Irrespective of whether you go to Family Court on your own or with counsel, you will be required to write out what the respondent (a defendant in the criminal context) did to violate the Family Court Act. You will need to identify the relationship you have with this person so a court can conclude you are covered by the Family Court Act. Upon drafting the petition you will then go before a judge who will swear you in and ask you under oath whether your petition is truthful. He or she may also inquire as to your relationship and some specifics as to what has transpired. If the judge believes you are honest, there is a familial or intimate relationship, and the accused committed certain offenses, the judge can then grant a temporary restraining order or order of protection. You will then be required to serve (through a process server) the respondent with your petition and the order so he or she can return to court on a future date. You, and your attorney should you retain one, will be present along with the respondent and his or her lawyer.

On the return date you will need to provide proof that the respondent was served with the order of protection. The judge will inquire whether there is a resolution or not. If there is not one, the judge may adjourn the case for a trial where evidence can be submitted and testimony given before the court so that a judge can make a final decision. Nothing precludes your counsel from attempting to come to an agreement before or after this initial court appearance.

Although the above is a very brief analysis of who can secure an order of protection in White Plains and how to do so in Westchester County Family Court, by no means is this a fully vetted and detailed examination of the law nor your particular case. It absolutely behooves you to either ask the Court for a free lawyer if you do not have the monies to retain an attorney or have counsel prior to going to Family Court. No only can he or she draft your petition to ensure its accuracy and completeness, but prepare you for questions you may be asked and explain the process. You may only get one opportunity to get this order of protection and you do not want to misstate facts, leave facts out or improperly convey what happened in a manner that will compromise your ability to get a restraining order. Moreover, your case may be one that is worthy of prosecution and this can be discussed with your attorney from a criminal law perspective.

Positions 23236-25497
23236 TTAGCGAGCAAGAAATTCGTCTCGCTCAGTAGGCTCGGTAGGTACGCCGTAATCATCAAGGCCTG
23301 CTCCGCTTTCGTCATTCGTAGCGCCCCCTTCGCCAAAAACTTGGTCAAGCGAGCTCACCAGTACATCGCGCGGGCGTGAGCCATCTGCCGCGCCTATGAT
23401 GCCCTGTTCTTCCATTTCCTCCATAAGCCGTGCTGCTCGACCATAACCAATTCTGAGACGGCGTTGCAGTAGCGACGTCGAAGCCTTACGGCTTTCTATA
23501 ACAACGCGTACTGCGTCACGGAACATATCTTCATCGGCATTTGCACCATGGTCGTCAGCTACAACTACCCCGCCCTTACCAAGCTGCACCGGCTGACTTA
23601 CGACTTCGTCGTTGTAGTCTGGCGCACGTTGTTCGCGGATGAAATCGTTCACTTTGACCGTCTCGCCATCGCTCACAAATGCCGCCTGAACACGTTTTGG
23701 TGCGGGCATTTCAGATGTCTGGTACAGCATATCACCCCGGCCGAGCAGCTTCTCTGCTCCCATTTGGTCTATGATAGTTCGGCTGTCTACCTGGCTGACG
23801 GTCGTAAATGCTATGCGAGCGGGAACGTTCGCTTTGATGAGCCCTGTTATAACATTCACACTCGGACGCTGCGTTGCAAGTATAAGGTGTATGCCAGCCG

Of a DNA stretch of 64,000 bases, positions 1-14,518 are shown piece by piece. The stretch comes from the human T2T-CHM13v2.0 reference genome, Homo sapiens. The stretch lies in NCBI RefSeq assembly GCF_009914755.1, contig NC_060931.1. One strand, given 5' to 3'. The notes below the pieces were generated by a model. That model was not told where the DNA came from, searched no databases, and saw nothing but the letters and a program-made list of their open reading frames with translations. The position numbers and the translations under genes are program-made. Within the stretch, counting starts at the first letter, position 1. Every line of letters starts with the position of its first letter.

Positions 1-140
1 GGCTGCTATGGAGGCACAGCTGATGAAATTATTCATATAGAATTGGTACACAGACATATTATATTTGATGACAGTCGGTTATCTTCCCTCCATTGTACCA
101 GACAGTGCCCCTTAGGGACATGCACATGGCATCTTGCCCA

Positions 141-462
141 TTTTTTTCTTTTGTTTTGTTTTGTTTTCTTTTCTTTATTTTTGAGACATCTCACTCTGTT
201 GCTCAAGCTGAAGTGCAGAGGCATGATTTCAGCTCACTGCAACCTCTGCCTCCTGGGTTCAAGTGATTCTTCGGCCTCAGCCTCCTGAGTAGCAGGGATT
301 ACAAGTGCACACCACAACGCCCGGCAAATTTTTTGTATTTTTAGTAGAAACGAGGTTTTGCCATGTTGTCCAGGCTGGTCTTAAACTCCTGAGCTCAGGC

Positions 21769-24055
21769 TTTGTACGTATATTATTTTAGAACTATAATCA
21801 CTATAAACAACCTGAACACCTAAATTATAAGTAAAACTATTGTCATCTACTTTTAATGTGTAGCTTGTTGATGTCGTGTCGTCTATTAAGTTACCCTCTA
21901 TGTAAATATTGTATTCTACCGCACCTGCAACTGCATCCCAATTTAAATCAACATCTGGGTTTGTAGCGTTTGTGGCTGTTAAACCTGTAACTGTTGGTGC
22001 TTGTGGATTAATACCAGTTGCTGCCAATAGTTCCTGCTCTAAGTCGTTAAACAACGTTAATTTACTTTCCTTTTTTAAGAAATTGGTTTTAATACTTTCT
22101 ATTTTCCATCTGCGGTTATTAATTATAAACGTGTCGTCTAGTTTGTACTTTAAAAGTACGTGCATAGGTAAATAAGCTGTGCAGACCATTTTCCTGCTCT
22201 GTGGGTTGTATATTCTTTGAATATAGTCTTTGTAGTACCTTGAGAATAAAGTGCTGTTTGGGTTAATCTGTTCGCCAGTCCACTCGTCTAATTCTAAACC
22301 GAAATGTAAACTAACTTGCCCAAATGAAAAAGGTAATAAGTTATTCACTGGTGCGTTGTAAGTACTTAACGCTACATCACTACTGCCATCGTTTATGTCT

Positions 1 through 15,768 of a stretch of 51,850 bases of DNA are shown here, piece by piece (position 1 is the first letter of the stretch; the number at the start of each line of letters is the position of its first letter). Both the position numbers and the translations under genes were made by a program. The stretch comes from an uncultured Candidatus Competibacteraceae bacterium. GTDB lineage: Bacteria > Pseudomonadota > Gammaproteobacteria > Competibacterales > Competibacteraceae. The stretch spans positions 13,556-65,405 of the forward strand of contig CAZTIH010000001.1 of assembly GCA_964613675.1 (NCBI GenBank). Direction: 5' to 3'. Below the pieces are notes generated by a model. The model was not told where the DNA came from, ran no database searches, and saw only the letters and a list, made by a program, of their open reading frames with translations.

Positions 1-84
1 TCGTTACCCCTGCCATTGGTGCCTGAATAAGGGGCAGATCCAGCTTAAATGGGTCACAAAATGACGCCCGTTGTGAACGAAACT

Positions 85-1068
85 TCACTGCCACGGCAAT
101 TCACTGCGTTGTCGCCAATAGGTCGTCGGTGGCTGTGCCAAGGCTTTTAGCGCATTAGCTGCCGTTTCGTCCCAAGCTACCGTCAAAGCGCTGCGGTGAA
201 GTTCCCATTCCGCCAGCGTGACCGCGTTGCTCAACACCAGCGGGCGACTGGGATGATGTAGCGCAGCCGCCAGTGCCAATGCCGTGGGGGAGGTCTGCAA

Whether you are accused of a Domestic Violence crime or making allegations of the same, educate yourself on the law. Whether you are seeking an order of protection as a petitioner or you are a respondent who has been served with a restraining order, put yourself in the position to best protect your future. To learn more about New York Family Court orders of protection and New York Domestic Violence crimes, review the links found in this blog and reach out to the attorneys of your choice for a consultation.

Saland Law PC is a New York Family Court law firm assisting people in securing orders of protection and in response to service of a restraining order. Saland Law PC’s New York criminal lawyers served in the Manhattan District Attorney’s Office’s Domestic Violence Unit and represent those accused of these crimes in criminal court throughout Westchester, Rockland and other Hudson Valley Counties as well as throughout the City of New York.